A Growing Trend
In the past decades it has become increasingly popular to hear the terms, “vegetarian” or “vegan”. An entire naming system exists to describe the foods people do and do not choose to eat. There exists a wide variety of reasons ranging from personal preference, to ethical considerations, to health for why people chose not to meat or meat products. With the increasing popularity of fad diets, it can be hard to know what is good or bad for your health.
A 2008 survey found that a whopping 10% of American adults follow a “vegetarian-inclined diet”, 3.2% are vegetarian, and 0.5% of Americans (1 million people!) follow a vegan diet. With so many other Americans doing it, we might ask why? What are the benefits, the risks, and the best approach to use in order to improve overall health while reducing cardiovascular risk factors?
Following a vegetarian or vegan diet translates to eating less or no animal or meat products. Vegetarians adhere with varying levels of strictness to a no-meat policy; however some may still drink milk, or eat butter, ice cream, fish or poultry. Vegans typically follow a more strict diet that excludes animal meat and animal products. Meat products are replaced with healthy alternatives and the diet is typically based on eating leafy green vegetables and other natural, plant based foods that are low in fat and high in vitamins, minerals, and antioxidants. Avoidance of tobacco and alcohol combined with exercise and a vegetarian diet results in a lower risk of obesity, coronary heart disease, high blood pressure and diabetes type 2.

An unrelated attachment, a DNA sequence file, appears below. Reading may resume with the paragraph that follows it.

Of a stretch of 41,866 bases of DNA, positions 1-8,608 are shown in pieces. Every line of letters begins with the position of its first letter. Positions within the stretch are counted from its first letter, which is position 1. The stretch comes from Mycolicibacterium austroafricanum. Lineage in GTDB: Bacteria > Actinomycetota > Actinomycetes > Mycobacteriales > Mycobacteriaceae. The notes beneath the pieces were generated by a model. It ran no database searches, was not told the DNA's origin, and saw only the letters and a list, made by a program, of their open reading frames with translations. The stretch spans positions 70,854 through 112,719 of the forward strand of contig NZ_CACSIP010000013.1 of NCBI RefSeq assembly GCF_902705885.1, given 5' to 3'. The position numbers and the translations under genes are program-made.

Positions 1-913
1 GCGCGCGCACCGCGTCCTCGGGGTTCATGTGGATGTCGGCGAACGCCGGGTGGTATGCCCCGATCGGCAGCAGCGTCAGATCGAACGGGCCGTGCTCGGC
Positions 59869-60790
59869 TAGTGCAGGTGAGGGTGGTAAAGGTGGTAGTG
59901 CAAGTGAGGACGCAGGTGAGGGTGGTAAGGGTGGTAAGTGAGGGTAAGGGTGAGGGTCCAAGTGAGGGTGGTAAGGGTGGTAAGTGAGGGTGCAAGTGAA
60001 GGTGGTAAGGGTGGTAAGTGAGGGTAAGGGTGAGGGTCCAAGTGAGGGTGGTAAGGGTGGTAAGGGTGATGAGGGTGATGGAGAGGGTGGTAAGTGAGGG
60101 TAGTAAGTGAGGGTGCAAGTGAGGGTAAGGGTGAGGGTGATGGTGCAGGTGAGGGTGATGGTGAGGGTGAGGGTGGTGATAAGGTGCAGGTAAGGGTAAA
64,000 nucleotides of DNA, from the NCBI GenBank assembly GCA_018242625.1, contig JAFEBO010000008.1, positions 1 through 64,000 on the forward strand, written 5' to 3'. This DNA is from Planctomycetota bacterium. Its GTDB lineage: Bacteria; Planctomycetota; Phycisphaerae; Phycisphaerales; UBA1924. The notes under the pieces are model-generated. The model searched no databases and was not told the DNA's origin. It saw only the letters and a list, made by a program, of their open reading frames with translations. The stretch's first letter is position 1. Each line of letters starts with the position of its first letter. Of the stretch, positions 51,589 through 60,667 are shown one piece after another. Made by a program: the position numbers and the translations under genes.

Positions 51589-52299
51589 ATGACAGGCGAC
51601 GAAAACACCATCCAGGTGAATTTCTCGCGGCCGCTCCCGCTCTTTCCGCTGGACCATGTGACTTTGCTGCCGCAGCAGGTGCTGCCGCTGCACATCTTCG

Focusing on Your Health
If you are considering or already following a vegetable-based diet you have made a wonderful choice for improving your health. Just remember it is important to pay attention to the vitamins and minerals that you consume in your food, especially the amount of Vitamin B12. For some people zinc, calcium, and Vitamin D may also need to be monitored. The first step to a healthy diet is eating a variety of fresh vegetables. Vitamin B12, or cyanocobalmin, is primarily obtained through animal products, so those who consume some animal products are at less risk of deficiency. If you don’t consume animal products, supplements or fortified foods can be purchased to boost your B12 intake. Those deficient in Vitamin B12 may suffer from anemia or feel more tired than usual. They may also experience neurologic problems; the elderly are also at an increased risk of B12 deficiency due to an aging gastrointestinal system. Zinc is important in wound healing and helps your body to build immunity. Zinc can be found in grains, legumes, and nuts. Calcium and Vitamin D are important in bone formation. Calcium can be supplemented as well as being found in foods like broccoli, kale, turnip and lime-processed tortillas. Vitamin D is produced naturally from sun exposure and is also found in fortified foods and supplements.
With some consideration, great benefits can be obtained from following a plant-based diet. If you have questions or concerns about the process, or if you don’t know where to start, just ask. We are here to help!
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